Contest asks kids’ opinions on city beautification

By: Sara Kandel | Roseville - Eastpointe Eastsider | Published May 22, 2013

 The 15 winners of the Roseville Beautification Commission’s fourth-grade essay contest were recognized at the May 14 regular City Council meeting.

The 15 winners of the Roseville Beautification Commission’s fourth-grade essay contest were recognized at the May 14 regular City Council meeting.

Photo by Sara Kandel


ROSEVILLE — Fifteen Roseville students were recognized at the May 14 regular City Council meeting for their insights on how to beautify the city.

They were the winners of the Roseville Beautification Commission’s fourth-grade essay contest. Collectively, their essays created a vision of beautification that wasn’t tied up in price tags or Planning Commission approval. It was city beautification at its simplest form, rooted in nature, individual upkeep and a sense of shared community responsibility.

“I thought maybe we could get students from the Roseville High School to do something, or maybe local artists could paint some murals on the walls of abandoned buildings, or any buildings that are just there — something that makes people say, ‘Oh, that looks pretty,’” said Audrey Schulz, a student at Patton Elementary, following the ceremony.

“Plant trees — more trees and taking care of the area around us,” said Kment Elementary student Troy Lewis.

“One of my ideas was to send some people out each day to pick up trash and then to repaint buildings and have people take better care of their property,” said Emily Marlowe, a student at Fountain Elementary.

When asked how she came up with her idea, Marlowe responded, “I just thought of the wrongs and the rights and what is right, and working together to keep the city together.”

The contest was opened to all fourth-grade students in Roseville Community Schools.

“We have seven elementary schools in Roseville, and there are 15 fourth-grade classes,” explained Joanne DiCiuccio, a member of the commission. “We asked all the fourth-grade classes to participate in this contest, expressing their ideas on how they would beautify our city. The students replied with many great suggestions, and with help from their teachers, we finally chose one great essay from each class.”

The fifteen winners were Cora Fontana, Makayla Goodwin, Brianna Moe, Emily Marlowe, Genevieve Kimber, Shyanne Riskus, Madyson Marzec, Azyla Campbell, Isabella Alvarez, Cheyann Brass, Troy Lewis, Audrey Schulz, Darron Lattimore, Griffin Davidson and Chris Thomas.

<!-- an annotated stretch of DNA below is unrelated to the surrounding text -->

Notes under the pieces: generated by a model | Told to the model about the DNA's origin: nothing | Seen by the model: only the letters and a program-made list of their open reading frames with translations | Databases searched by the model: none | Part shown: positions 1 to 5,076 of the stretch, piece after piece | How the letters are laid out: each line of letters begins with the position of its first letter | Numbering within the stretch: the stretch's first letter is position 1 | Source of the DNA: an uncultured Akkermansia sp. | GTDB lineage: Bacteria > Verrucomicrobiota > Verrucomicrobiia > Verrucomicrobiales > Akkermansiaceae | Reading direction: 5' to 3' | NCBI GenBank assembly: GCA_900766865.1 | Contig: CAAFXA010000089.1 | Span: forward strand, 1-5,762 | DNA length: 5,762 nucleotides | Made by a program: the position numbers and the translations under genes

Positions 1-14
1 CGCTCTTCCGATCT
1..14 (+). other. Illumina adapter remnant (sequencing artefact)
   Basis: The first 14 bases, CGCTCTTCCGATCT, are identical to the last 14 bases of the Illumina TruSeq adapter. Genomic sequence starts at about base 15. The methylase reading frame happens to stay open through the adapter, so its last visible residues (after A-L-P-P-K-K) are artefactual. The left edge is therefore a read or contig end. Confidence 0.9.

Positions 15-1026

While reading through the essay submissions, DiCiuccio noticed a few common themes — suggestions of improving parks, neighborhoods and Gratiot Avenue by planting flowers and trees and picking up trash. The theme seemed consistent with many of the winners, too.

“We should put trees and flowers in the ugly spots and put them around buildings and in parks,” said Griffin Davidson, a student at Steenland Elementary.

“I suggested putting brick pavers around trees,” said Steenland Elementary student Chris Thomas. “Painting over graffiti, would be something good, and so would cleaning up all the garbage on the ground.”

After receiving their certificates and posing for a few pictures, the essay winners began shuffling out of City Hall. Many wore proud grins, which were mirrored on their parents’ faces.

“Oh yeah, I’m very proud of him,” said Thomas’ mother, Shanti Thomas. “He is a very excellent student.”

Thomas’ grandfather also attended the ceremony. As a retired professor from India, he is especially proud of his grandson’s natural inclination toward academia.

“It was his own creation,” PJ Thomas said. “Nobody helped him. He wrote it and showed it to me and I said, ‘That is fine.’”

Members of the Beautification Commission also seemed to share in the sense of pride, their pride rooted in how much these young people really cared about their efforts, about making Roseville more beautiful. As the last of the award winners made their way to the back of council chambers, DiCiuccio reminded them that keeping the city beautiful would be up to them one day.

“You are the future of Roseville,” she said. “Please let everyone know how proud you are to live here and remind everyone to do their part and keep the city nice and clean.”